Fellows participate actively in obtaining arterial and venous access, and perform cases under the direct supervision of an attending interventionalist. Procedural competence obtaining access, utilizing vascular closure devices, and performing and interpreting right and left heart catheterization is obtained, as well as:

  • Exposure to procedures such as pericardiocentesis
  • Evaluation of coronary lesions with fractional flow wire and Doppler ultrasound
  • Placement of Impella left ventricular assist devices and intra-aortic balloon pumps
  • Endomyocardial biopsies
  • Percutaneous coronary intervention

Fellows can engage in structural heart interventions including ASD/PFO closure, aortic and mitral valvuloplasty, TAVR and Mitra-Clip procedures.

Rotation objectives also include understanding the indications and contraindications to procedures performed in the Cath Lab, interpretation of coronary angiography and ventriculography as well as hemodynamic studies including constriction-restriction studies, valve interrogations, pulmonary hypertension and vasodilator challenge studies and exercise hemodynamics.

Formal cardiac catheterization rotation didactics include a weekly cardiac catheterization core conference, as well as a weekly clinical conference based on film review and clinical decision-making.


Cardiac Electrophysiology

Fellows are introduced to EP during their first year of training and then again in either their second or third years. Through this early exposure, fellows are able to inform decisions regarding pursuing cardiac electrophysiology as a career path based upon first-person knowledge.

The rotation is composed of consultative electrophysiology, involvement in diagnostic intracardiac studies and VT and SVT ablations, insertion and testing of pacemakers and internal defibrillators, and cardioversion. Each Thursday morning of the rotation begins with a discussion amongst all of the staff of the complicated cases, as well as a didactic session.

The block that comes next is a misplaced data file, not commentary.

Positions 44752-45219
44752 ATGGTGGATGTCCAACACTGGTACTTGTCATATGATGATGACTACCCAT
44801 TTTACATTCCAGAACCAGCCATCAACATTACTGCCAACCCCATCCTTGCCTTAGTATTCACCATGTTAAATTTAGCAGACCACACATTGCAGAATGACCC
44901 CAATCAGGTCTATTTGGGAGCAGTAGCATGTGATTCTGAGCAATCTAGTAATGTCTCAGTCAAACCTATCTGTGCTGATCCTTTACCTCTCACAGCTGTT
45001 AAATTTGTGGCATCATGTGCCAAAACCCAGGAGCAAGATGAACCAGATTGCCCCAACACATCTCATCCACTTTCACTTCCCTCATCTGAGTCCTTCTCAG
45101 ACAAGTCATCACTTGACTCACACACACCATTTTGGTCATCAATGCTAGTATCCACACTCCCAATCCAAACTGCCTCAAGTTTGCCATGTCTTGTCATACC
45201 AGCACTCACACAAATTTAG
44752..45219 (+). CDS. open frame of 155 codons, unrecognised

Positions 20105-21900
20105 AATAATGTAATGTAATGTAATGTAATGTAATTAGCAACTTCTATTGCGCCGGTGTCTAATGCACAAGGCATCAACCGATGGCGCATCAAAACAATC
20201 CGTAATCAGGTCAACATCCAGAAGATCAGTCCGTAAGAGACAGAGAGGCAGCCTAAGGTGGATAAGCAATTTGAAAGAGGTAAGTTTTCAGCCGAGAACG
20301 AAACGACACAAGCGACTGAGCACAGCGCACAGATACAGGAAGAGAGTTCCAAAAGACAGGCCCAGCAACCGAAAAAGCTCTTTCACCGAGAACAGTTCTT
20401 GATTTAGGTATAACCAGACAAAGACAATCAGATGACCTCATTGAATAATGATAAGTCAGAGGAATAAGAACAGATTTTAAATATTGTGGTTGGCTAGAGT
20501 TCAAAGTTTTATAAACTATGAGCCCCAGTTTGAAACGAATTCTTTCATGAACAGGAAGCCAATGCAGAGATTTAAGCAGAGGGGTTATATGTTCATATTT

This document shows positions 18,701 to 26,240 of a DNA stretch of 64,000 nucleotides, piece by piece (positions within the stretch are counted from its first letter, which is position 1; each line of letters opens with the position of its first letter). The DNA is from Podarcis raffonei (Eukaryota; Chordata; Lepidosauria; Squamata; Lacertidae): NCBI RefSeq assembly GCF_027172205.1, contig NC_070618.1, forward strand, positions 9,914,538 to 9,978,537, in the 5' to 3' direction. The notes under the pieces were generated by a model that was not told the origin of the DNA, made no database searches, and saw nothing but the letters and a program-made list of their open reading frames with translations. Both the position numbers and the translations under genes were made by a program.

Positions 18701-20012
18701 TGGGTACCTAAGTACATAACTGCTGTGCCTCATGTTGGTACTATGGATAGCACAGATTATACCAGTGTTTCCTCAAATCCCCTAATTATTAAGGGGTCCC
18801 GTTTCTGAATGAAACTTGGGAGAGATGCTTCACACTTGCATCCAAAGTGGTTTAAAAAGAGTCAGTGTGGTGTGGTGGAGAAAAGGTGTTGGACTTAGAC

Nuclear Cardiology

Nuclear Cardiology is under the auspices of Radiology and is directed by Dr. Vasken Dilsizian, a renowned cardiologist who is also boarded in Nuclear Medicine.

On this rotation, fellows actively participate in all aspects of Nuclear Cardiology, from performance of dynamic tests, to interpretation of myocardial perfusion scans, gated acquisition and PET scanning. Two months are required for cardiovascular fellowship training, however most fellows choose to pursue an additional two months of nuclear training in order to fulfill requirements for eligibility for nuclear licensure and independent practice of nuclear studies.


Congenital Heart Disease

During this one-month rotation, fellows engage in outpatient and inpatient experiences with patients with congenital heart disease. This experience is multi-disciplinary with interactions with the Division of Pediatric Cardiology, including pediatric cardiologists, pediatric cardiac imaging specialists and pediatric interventional cardiologists, electrophysiologist and CT surgeons.

Fellows may participate in all aspects of Pediatric Cardiology including interpretation and performance of echos, catheterization, and outpatient evaluation. The hallmark didactic conference of this rotation is a weekly multi-disciplinary meeting to discuss complex congenital cases of the week.



Fellows choose electives according to career plans and academic interests. These may include increased exposure to any of the 'traditional' aspects of cardiovascular disease, such as cardiac catheterization, electrophysiology, echocardiography, transesophageal echocardiography and nuclear cardiology.

In recent years, trainees have utilized elective time to obtain training and certification in vascular studies through a collaboration with the Division of Vascular Surgery. Fellows have also chosen to spend more time in the interpretation of cardiac MRI and cardiac CT during these elective blocks.

Some fellows have used this time to expand their research interests, including basic science research in extended blocks, while others have participated in 'away' electives, including international and third-world experiences as well as specialized pulmonary hypertension and cardiac surgery electives.

Anything is possible, but planning under the supervision of the program director is essential.